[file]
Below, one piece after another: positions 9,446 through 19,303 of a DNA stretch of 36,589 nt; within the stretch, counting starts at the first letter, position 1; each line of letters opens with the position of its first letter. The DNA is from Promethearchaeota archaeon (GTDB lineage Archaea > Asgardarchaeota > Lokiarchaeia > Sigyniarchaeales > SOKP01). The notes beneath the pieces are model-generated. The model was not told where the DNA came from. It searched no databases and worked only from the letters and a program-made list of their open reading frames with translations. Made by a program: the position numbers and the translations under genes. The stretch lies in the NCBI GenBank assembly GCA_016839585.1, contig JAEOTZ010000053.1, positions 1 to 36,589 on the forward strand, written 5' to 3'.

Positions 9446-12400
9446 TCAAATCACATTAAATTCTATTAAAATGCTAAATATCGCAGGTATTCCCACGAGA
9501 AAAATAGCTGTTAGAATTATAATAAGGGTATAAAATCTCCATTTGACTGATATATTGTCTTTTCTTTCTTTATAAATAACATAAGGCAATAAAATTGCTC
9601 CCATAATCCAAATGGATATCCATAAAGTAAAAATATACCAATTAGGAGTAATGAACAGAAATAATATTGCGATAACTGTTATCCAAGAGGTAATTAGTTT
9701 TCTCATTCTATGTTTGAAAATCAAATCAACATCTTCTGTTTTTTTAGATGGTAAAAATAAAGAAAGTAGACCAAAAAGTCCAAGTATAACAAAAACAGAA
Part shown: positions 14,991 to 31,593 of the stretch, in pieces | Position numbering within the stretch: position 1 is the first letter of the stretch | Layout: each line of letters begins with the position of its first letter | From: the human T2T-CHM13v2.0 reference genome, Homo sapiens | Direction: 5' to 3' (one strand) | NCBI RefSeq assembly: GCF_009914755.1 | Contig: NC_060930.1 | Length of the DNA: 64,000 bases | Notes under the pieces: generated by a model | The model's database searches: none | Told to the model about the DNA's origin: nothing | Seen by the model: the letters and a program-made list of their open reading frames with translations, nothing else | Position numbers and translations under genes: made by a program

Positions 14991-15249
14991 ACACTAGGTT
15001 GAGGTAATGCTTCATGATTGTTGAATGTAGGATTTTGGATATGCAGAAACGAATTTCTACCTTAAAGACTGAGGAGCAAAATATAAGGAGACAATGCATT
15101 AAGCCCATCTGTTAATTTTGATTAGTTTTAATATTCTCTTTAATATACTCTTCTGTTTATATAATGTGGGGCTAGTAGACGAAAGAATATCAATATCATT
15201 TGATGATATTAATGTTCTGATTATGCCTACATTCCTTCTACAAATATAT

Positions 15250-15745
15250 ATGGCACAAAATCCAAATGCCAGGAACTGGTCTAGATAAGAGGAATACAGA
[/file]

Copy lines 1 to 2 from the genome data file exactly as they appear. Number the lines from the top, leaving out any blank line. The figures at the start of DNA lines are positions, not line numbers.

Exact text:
Below, one piece after another: positions 9,446 through 19,303 of a DNA stretch of 36,589 nt; within the stretch, counting starts at the first letter, position 1; each line of letters opens with the position of its first letter. The DNA is from Promethearchaeota archaeon (GTDB lineage Archaea > Asgardarchaeota > Lokiarchaeia > Sigyniarchaeales > SOKP01). The notes beneath the pieces are model-generated. The model was not told where the DNA came from. It searched no databases and worked only from the letters and a program-made list of their open reading frames with translations. Made by a program: the position numbers and the translations under genes. The stretch lies in the NCBI GenBank assembly GCA_016839585.1, contig JAEOTZ010000053.1, positions 1 to 36,589 on the forward strand, written 5' to 3'.

Positions 9446-12400